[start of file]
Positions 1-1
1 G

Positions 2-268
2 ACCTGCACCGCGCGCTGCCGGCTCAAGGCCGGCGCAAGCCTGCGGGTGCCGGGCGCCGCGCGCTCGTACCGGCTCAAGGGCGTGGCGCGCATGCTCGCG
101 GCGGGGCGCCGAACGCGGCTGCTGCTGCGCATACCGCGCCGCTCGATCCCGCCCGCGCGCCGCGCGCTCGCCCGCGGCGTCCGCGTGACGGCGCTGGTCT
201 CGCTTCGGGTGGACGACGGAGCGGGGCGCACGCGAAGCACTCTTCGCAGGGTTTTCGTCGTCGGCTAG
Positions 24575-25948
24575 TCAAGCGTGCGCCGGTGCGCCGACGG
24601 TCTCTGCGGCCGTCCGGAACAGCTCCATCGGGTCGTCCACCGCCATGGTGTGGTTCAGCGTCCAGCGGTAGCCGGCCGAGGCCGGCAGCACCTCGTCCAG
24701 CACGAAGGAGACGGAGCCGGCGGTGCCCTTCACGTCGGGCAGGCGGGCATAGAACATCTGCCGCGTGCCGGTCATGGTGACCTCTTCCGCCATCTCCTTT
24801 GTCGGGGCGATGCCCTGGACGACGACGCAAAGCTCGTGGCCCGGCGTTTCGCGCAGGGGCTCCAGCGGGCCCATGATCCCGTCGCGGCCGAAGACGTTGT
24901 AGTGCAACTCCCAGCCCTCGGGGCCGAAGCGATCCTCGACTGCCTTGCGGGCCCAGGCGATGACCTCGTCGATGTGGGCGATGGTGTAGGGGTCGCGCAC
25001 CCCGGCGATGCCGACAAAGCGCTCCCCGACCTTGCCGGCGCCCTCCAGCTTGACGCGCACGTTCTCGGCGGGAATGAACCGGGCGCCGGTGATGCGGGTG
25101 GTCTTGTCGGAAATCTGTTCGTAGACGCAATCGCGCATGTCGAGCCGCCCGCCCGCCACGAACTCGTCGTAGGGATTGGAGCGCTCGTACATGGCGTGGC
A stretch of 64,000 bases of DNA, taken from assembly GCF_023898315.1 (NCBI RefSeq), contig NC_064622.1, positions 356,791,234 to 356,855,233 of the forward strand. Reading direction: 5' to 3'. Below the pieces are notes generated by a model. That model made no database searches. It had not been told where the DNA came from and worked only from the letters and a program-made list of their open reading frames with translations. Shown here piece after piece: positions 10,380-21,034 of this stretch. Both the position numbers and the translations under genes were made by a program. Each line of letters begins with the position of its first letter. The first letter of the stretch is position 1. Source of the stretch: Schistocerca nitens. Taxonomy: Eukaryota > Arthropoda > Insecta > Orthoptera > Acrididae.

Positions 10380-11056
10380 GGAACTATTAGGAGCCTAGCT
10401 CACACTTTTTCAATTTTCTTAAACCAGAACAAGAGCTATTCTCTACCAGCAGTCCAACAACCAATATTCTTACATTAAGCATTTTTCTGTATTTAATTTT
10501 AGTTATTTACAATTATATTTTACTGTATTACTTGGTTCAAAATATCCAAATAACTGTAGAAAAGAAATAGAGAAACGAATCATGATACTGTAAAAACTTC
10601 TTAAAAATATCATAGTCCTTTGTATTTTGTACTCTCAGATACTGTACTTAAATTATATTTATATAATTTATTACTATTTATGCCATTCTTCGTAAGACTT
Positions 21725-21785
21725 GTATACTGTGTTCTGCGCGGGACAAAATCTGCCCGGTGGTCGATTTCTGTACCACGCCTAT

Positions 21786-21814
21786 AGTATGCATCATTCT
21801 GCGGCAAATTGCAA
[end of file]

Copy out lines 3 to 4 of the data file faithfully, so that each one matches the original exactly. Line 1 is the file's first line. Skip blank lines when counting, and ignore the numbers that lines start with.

Positions 2-268
2 ACCTGCACCGCGCGCTGCCGGCTCAAGGCCGGCGCAAGCCTGCGGGTGCCGGGCGCCGCGCGCTCGTACCGGCTCAAGGGCGTGGCGCGCATGCTCGCG